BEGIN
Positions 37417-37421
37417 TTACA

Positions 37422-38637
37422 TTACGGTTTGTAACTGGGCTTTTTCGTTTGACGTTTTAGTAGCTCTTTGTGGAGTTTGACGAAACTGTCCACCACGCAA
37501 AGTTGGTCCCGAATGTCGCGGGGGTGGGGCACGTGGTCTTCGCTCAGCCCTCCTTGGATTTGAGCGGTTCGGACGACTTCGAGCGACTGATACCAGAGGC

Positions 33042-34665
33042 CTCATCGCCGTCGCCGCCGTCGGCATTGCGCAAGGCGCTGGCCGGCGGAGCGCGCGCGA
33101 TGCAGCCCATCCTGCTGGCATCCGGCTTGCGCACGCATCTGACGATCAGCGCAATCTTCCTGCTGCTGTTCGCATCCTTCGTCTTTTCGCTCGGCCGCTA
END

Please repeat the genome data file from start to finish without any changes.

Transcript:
Positions 37417-37421
37417 TTACA

Positions 37422-38637
37422 TTACGGTTTGTAACTGGGCTTTTTCGTTTGACGTTTTAGTAGCTCTTTGTGGAGTTTGACGAAACTGTCCACCACGCAA
37501 AGTTGGTCCCGAATGTCGCGGGGGTGGGGCACGTGGTCTTCGCTCAGCCCTCCTTGGATTTGAGCGGTTCGGACGACTTCGAGCGACTGATACCAGAGGC

Positions 33042-34665
33042 CTCATCGCCGTCGCCGCCGTCGGCATTGCGCAAGGCGCTGGCCGGCGGAGCGCGCGCGA
33101 TGCAGCCCATCCTGCTGGCATCCGGCTTGCGCACGCATCTGACGATCAGCGCAATCTTCCTGCTGCTGTTCGCATCCTTCGTCTTTTCGCTCGGCCGCTA